But it was the high decree of heaven, that the majesty of that presence should be blotted out... No longer, the Catholic Church in the country; nay, no longer I may say, a Catholic community;'but a few adherents of the Old Religion, moving silently and sorrowfully about, as memorials of what had been. 'The Roman Catholics';'not a sect, not even an interest, as men conceived of it not a body, however small, representative of the Great Communion abroad, but a mere handful of individuals, who might be counted like the pebbles and detritus of the great deluge, and who, forsooth, merely happened to retain a creed which, in its day indeed was the profession of a Church. Here a set of poor Irishmen, coming and going at harvest time, or a colony of them lodged in a miserable quarter of the vast metropolis. There, perhaps, an elderly person seen walking in the streets, grave and solitary, and strange, though noble in bearing and said to be of good family, and a 'Roman Catholic.' An old-fashioned house of gloomy appearance, closed in with high walls, with an iron gate, and yews, and the report attaching to it that 'Roman Catholics' lived there; but who they were or what they did, or what was meant by calling them Roman Catholics, no one could tell;'though it had an unpleasant sound, and told of form and superstition. And then, perhaps, as we went to and fro, looking with a boy's curious eyes through the great city, we might come to-day upon some Moravian chapel, or Quaker's meeting-house, and tomorrow on a chapel of the 'Roman Catholics'; but nothing was to be gathered from it, except that there were lights burning there, and some boys in white, swinging censers; and what it all meant could only be learned from books, from Protestant Histories and Sermons; and they did not report well of the 'Roman Catholics' but, on the contrary, deposed that they had once had power and had abused it. And then, again, we might on one occasion, hear it pointedly put out by some literary man, as a result of his careful investigation, and as a recondite point of information, which few knew, that there was this difference between the Roman Catholics of England and the Roman Catholics of Ireland, that the latter has bishops, and the former were governed by four officials, called Vicars-Apostolic...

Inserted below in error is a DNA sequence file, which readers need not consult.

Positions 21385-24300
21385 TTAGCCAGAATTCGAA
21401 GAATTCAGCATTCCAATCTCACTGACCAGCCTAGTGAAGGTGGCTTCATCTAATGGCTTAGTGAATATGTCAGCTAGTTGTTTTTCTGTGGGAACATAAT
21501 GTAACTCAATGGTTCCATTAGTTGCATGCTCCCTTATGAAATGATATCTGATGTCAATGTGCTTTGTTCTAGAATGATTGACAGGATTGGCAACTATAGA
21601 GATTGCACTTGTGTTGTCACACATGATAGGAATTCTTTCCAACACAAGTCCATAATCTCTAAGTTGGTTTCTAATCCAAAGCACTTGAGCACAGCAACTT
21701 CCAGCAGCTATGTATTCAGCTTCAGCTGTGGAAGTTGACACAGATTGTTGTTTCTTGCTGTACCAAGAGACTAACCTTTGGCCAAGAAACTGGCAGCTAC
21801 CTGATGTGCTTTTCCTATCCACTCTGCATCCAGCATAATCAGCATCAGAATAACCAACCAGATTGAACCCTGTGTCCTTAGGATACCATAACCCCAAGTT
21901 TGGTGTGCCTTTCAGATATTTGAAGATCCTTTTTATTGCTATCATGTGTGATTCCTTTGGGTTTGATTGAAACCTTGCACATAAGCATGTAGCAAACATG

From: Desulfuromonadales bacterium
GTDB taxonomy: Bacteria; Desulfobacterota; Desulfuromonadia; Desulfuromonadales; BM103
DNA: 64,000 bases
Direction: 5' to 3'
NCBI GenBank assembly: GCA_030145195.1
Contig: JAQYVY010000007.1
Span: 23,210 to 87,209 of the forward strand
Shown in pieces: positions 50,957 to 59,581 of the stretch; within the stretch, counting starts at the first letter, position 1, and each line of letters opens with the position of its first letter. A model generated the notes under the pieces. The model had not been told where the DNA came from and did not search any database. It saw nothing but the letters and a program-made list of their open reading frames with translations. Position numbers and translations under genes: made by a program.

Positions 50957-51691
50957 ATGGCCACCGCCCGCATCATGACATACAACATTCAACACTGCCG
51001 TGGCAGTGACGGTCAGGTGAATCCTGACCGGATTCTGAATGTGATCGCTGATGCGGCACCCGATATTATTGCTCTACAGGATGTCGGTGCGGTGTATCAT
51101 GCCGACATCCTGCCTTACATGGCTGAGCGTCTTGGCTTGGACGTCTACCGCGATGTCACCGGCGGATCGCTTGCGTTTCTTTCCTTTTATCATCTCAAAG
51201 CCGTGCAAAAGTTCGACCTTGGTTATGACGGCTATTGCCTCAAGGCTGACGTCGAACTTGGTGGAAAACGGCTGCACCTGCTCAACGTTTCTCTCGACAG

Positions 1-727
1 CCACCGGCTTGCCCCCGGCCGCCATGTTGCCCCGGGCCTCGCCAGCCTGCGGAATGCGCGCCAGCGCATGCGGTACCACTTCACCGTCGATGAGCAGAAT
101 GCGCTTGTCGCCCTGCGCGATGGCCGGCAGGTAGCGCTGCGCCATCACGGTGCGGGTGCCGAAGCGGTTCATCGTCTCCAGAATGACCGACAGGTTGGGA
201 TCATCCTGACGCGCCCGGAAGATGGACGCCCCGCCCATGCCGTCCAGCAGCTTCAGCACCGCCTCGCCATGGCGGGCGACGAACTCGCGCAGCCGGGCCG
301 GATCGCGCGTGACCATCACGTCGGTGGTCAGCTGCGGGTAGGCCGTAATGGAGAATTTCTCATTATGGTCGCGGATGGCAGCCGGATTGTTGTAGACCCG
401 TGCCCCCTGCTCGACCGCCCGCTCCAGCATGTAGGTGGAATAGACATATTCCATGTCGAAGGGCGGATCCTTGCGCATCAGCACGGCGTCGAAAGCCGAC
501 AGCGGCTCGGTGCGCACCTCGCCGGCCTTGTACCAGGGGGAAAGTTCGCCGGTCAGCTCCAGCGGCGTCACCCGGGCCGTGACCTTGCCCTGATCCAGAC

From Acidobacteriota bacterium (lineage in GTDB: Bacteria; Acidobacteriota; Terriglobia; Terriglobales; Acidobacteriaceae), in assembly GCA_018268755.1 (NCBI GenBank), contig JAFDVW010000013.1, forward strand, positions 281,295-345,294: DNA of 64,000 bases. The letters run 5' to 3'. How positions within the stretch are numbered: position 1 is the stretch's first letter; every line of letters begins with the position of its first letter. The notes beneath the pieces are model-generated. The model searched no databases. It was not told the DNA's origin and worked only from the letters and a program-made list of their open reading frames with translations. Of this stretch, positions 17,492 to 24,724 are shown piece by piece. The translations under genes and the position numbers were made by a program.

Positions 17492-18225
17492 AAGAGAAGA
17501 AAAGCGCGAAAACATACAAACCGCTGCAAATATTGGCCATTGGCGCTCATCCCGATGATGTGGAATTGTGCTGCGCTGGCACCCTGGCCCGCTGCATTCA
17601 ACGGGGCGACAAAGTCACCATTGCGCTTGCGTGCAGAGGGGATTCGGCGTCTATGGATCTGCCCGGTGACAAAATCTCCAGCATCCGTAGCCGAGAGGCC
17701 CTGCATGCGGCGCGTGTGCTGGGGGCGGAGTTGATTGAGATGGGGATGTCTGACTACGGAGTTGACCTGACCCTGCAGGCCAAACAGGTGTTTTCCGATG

Such were the Catholics of England, found in corners, and alleys, and cellars, and the housetops, or in the recesses of the country; cut off from the populous world around them, and dimly seen, as if through a mist or in twilight, as ghosts flitting to and fro, by the high Protestants, the lords of the earth."
From John Henry Newman's homily, "The Second Spring," preached on July 13th, 1852, at St. Mary's College, Oscott, England, during the First Provincial Synod of Westminster.